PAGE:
Don’t Market on the Cheap
Your Sales and Reputation Will Suffer
Recently I played in a charity golf tournament. Among the giveaways to each participant by one of the sponsors, an insurance company, was a used golf ball. Immediately all you heard was, “Did you get a used ball from _________ insurance company?” Each time the comment was accompanied with laughter.
On a note accompanying the used golf ball it was explained that if your ball had a star drawn on it you won a free sleeve of balls at the closing banquet. (A sleeve of balls is a small box of three balls.)
The entire day everyone was asking the joke of the day, “Did you win a sleeve of used balls?” (I checked and the company was giving away five sleeves of new balls.) It got so bad that the insurance company’s representative that was to announce the winners at the banquet left early in embarrassment.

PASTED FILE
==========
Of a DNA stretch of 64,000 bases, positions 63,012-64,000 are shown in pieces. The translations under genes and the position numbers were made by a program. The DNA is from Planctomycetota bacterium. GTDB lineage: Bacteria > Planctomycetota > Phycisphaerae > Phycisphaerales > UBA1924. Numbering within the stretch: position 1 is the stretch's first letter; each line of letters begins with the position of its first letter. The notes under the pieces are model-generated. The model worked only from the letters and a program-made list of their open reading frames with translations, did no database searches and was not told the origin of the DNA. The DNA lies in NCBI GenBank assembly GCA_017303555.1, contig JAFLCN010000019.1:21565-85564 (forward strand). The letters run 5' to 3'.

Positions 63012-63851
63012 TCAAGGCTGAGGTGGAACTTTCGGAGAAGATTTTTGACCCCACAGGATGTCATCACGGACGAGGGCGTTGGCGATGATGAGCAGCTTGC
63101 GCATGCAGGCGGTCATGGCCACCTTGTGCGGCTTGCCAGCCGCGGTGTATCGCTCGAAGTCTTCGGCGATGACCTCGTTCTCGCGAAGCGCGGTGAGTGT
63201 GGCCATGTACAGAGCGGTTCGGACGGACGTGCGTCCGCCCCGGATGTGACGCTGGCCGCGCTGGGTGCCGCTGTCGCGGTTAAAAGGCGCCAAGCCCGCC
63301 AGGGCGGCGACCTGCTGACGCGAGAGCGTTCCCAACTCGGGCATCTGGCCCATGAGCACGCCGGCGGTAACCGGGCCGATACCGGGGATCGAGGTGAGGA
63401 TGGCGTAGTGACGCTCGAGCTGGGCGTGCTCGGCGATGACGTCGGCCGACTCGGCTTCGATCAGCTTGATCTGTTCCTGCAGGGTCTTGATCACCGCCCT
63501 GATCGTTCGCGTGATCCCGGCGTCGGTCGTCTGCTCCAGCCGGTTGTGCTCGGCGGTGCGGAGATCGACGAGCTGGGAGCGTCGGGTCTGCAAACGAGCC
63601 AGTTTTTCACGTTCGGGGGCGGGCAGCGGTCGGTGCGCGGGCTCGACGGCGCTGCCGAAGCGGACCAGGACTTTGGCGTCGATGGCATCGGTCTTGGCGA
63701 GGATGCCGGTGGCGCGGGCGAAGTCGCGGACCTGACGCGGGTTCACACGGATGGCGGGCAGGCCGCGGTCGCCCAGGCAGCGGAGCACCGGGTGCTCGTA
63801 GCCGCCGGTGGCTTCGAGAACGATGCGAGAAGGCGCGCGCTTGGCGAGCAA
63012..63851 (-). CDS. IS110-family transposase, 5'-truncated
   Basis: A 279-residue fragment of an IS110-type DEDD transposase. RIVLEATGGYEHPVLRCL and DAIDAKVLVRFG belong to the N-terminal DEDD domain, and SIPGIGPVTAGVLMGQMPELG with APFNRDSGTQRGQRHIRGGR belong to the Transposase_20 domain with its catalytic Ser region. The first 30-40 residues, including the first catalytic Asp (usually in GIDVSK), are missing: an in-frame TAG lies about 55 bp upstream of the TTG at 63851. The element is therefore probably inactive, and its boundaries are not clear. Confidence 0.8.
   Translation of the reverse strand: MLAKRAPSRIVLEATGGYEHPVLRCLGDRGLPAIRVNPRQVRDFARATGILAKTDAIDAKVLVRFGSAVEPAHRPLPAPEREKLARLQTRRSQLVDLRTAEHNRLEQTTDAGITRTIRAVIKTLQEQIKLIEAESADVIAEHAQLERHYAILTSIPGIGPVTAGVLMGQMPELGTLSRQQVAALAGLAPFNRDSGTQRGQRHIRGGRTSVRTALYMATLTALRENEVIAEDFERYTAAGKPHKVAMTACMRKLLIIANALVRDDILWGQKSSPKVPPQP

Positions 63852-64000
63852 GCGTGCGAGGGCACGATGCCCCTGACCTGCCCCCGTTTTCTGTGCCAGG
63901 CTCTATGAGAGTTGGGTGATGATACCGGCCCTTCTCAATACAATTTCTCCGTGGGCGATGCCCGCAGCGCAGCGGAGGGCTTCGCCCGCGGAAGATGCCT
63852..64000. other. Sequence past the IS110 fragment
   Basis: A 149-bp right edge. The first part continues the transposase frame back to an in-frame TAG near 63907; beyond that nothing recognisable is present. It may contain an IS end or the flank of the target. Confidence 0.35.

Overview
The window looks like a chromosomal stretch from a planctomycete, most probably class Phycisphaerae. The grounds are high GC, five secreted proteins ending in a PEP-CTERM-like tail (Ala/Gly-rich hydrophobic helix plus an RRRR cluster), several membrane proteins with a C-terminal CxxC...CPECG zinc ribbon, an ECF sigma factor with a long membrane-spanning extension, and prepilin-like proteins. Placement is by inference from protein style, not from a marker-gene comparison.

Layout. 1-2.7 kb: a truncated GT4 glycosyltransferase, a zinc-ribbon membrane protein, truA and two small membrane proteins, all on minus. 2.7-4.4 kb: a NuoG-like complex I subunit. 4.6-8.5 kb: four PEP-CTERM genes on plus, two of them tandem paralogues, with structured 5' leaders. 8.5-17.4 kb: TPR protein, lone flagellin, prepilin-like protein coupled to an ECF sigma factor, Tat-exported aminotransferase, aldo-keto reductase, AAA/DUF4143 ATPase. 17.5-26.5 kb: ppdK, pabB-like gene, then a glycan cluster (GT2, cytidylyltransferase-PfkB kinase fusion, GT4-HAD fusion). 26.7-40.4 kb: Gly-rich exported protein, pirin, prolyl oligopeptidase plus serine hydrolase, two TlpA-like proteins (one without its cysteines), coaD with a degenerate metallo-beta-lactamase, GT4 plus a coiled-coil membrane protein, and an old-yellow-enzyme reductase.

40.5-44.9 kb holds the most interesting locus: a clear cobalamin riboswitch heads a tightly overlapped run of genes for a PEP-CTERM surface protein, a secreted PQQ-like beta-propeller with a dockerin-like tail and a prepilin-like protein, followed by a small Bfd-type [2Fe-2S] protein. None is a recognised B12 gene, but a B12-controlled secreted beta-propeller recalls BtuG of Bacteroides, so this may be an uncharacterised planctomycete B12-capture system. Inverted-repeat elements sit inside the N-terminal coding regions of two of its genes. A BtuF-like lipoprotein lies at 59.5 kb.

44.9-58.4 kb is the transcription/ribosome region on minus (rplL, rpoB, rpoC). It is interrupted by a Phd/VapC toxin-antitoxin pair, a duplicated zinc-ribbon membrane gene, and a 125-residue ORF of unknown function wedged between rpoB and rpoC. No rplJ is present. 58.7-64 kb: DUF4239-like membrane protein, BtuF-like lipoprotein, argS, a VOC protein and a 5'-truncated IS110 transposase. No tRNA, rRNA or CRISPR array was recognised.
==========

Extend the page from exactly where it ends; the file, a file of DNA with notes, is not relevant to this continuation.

By cheaping out and not giving everyone a new ball, at a total cost of between $60 and $80 depending on the brand name, all the money spent sponsoring the tournament, which was substantial, was wasted. And instead of gaining a reputation of being a top-notch company who helped a charity, this insurance company, if they did not destroy their reputation with the 80 golfers who they were soliciting for business, came close to it.
Don’t make the mistake of trying to market on the cheap. If you are not going to make your business look like a million dollars, which when done properly does not cost that much extra, don’t bother with marketing at all.
Publication date: 7/8/2013